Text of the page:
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What is your arbejdsglæde index?

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What is your arbejdsglæde index?

What is your arbejdsglæde index?

A Danish word, arbejdsglæde means “happiness at work.” In a recent Gallop pole they found Danes to be significantly happier at work — not just in general — than Americans.  

Although this may seem trivial, happy workers are more productive, have fewer sick days and create cohesive, efficient teams. Happy workers better serve customers. And we all know happier customers results in higher profits.

So how could you set up your company to have a higher arbejdsglæde index?

Here are a few things Danish companies do:

  • Their employees spend less hours at work. Counter-intuitive, but could it be that when people are at work they are more efficient when they are not working from burn out?
  • Greater employee authority and autonomy in their given job. Danish management rarely give orders to be followed but have employees who feel empowered to achieve results.
  • Strong commitment to life-long employee training. Seems obvious that better trained employees would perform better; however, many U.S. companies focus more on the expense of training and usually have a short term goal to accomplish with any training program.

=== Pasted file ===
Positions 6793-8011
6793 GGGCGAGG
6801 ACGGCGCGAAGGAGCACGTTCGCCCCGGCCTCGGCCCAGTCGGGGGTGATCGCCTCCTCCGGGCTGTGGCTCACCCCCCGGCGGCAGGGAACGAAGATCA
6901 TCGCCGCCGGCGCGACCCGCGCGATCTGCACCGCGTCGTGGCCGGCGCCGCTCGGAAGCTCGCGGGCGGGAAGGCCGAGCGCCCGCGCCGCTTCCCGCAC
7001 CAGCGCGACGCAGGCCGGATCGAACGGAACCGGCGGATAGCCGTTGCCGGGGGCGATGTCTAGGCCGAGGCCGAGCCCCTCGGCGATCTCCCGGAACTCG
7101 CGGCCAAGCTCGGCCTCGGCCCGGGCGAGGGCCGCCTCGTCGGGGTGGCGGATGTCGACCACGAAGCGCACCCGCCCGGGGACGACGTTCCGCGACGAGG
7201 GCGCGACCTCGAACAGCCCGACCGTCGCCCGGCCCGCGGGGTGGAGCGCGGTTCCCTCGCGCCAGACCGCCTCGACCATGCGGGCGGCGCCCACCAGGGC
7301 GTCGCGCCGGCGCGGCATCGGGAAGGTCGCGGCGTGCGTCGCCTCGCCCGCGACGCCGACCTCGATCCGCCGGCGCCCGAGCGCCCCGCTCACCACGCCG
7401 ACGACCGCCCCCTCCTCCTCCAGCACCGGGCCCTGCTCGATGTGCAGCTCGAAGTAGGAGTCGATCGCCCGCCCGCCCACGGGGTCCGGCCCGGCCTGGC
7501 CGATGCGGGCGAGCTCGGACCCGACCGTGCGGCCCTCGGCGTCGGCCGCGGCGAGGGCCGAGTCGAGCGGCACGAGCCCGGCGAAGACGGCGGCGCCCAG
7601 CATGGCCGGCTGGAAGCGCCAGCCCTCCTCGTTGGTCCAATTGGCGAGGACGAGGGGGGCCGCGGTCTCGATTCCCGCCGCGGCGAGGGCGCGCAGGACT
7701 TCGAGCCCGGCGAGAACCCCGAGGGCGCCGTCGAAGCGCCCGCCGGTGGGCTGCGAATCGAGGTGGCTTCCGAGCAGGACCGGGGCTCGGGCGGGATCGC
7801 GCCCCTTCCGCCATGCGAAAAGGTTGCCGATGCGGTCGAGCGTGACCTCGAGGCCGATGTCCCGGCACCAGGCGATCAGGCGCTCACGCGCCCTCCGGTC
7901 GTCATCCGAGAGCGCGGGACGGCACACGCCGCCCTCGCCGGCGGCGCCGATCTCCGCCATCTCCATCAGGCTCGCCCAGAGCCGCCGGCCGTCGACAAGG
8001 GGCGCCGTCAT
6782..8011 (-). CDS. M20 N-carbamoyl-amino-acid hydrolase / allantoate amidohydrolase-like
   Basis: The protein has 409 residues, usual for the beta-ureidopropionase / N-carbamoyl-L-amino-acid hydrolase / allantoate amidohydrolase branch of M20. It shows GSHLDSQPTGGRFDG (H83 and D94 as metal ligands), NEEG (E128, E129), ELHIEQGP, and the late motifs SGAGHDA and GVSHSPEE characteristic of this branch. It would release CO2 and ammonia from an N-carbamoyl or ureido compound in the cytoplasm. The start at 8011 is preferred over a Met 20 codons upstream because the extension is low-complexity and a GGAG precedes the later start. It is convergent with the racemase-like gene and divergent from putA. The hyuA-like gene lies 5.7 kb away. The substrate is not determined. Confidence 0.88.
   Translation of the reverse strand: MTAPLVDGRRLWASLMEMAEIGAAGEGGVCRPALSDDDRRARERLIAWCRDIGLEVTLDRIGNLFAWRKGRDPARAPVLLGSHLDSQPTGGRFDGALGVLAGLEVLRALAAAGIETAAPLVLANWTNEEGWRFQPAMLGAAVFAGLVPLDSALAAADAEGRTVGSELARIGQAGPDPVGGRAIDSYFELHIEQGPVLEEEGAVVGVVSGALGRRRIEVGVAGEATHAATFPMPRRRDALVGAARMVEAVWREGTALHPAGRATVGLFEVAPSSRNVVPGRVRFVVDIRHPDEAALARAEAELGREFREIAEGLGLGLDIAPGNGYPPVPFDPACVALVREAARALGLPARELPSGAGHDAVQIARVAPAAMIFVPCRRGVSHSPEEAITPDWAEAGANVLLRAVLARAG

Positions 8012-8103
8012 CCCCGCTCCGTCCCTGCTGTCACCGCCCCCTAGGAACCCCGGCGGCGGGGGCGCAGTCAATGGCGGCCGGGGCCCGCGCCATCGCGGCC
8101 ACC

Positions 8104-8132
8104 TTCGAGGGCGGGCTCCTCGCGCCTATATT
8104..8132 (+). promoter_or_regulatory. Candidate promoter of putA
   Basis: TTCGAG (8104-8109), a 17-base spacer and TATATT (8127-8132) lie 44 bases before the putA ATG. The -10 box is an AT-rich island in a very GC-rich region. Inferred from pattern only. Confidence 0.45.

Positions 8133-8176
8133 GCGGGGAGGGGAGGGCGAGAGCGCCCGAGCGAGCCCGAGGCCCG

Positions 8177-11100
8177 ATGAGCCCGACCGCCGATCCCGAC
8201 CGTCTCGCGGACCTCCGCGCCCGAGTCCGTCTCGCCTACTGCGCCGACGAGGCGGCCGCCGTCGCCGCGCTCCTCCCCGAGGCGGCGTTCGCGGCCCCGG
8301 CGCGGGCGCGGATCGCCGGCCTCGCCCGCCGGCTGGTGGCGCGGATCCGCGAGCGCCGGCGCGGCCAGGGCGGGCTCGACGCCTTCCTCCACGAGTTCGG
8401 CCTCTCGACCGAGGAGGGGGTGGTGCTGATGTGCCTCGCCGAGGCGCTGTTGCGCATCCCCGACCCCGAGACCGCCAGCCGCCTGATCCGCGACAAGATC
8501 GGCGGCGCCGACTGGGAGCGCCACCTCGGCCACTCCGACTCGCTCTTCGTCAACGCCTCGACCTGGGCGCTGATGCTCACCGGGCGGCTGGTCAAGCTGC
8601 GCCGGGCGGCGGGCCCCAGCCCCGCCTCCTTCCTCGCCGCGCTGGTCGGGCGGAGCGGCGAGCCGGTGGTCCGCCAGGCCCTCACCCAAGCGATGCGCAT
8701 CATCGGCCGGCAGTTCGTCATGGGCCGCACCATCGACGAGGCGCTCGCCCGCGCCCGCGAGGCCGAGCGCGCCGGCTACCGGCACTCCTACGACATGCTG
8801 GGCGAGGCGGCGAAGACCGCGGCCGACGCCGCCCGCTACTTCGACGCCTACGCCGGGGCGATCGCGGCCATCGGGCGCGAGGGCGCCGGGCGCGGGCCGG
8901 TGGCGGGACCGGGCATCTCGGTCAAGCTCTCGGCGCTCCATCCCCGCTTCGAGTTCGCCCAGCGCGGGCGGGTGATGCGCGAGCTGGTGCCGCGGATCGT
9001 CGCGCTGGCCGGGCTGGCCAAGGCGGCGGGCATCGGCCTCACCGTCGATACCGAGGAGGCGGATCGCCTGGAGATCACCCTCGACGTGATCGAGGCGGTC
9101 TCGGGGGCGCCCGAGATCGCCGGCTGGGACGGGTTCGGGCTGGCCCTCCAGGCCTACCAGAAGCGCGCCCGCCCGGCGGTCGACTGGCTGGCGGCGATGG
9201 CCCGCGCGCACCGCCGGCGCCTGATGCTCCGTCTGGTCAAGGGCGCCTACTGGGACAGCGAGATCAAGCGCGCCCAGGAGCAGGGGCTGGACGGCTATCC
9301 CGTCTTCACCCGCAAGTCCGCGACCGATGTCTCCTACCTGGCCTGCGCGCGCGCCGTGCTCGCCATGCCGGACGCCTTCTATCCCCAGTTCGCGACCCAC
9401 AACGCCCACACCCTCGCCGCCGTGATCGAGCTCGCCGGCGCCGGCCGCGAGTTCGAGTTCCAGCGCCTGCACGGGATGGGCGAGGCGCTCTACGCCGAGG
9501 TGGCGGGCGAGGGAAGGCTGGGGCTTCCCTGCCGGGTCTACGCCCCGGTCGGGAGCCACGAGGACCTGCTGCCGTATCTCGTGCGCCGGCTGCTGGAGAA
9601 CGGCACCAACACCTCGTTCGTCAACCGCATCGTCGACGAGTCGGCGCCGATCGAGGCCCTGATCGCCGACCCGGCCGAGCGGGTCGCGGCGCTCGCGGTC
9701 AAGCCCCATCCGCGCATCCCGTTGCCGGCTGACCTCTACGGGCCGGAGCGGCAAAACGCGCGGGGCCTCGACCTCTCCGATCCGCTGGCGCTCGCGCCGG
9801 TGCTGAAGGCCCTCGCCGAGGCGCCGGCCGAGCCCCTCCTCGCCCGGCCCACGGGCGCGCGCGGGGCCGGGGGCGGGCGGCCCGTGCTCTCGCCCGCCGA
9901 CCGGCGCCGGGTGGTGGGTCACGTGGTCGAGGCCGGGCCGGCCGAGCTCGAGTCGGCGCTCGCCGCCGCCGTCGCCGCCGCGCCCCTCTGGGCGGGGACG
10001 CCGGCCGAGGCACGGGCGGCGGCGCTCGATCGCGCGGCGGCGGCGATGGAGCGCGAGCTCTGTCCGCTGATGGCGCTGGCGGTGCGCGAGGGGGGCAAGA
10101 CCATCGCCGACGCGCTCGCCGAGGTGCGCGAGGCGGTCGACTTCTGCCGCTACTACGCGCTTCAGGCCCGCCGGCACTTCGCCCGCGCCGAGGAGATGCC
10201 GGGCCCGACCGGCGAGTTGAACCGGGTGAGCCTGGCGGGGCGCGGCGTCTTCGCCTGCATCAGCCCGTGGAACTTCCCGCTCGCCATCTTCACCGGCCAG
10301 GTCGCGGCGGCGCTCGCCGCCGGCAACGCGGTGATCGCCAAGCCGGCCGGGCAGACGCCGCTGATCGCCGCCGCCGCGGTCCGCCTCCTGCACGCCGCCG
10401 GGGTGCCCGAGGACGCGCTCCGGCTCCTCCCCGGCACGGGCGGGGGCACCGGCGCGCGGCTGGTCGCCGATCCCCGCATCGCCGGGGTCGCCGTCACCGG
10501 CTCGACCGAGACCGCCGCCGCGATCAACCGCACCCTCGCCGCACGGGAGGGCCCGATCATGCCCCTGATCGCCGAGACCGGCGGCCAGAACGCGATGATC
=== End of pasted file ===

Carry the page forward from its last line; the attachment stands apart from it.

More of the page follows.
• Danish companies seem to rate themselves on how happy their employees are as a cultural norm and employees expect to be happy. American culture seems to assume you won’t like your job with woes about it being Monday, “Thank God it’s Friday”, and other common phrases illustrating our general view.
  • High level of employee benefits is typical in Danish companies — partially based on government law.

As a female entrepreneur or business owner, how can you incorporate some of what the Danes do into your own company culture? I believe companies that succeed in the future will have a much better relationship with their employees as a competitive advantage.

Thai Lee runs the largest female run American business, SHI International. The company has made her a billionaire and she attributes most of the success to her employees and her team. Of the 19 people who directly report to her, their average time working for her at SHI is 18 years. Those are not people who “hate” their jobs.

Don’t be afraid to take the lead in this change. It is coming and you can help bring in an era of prosperity to business and employees by the way you structure your company, the culture you create and what you reward. Have fun with it and your employees will, too.

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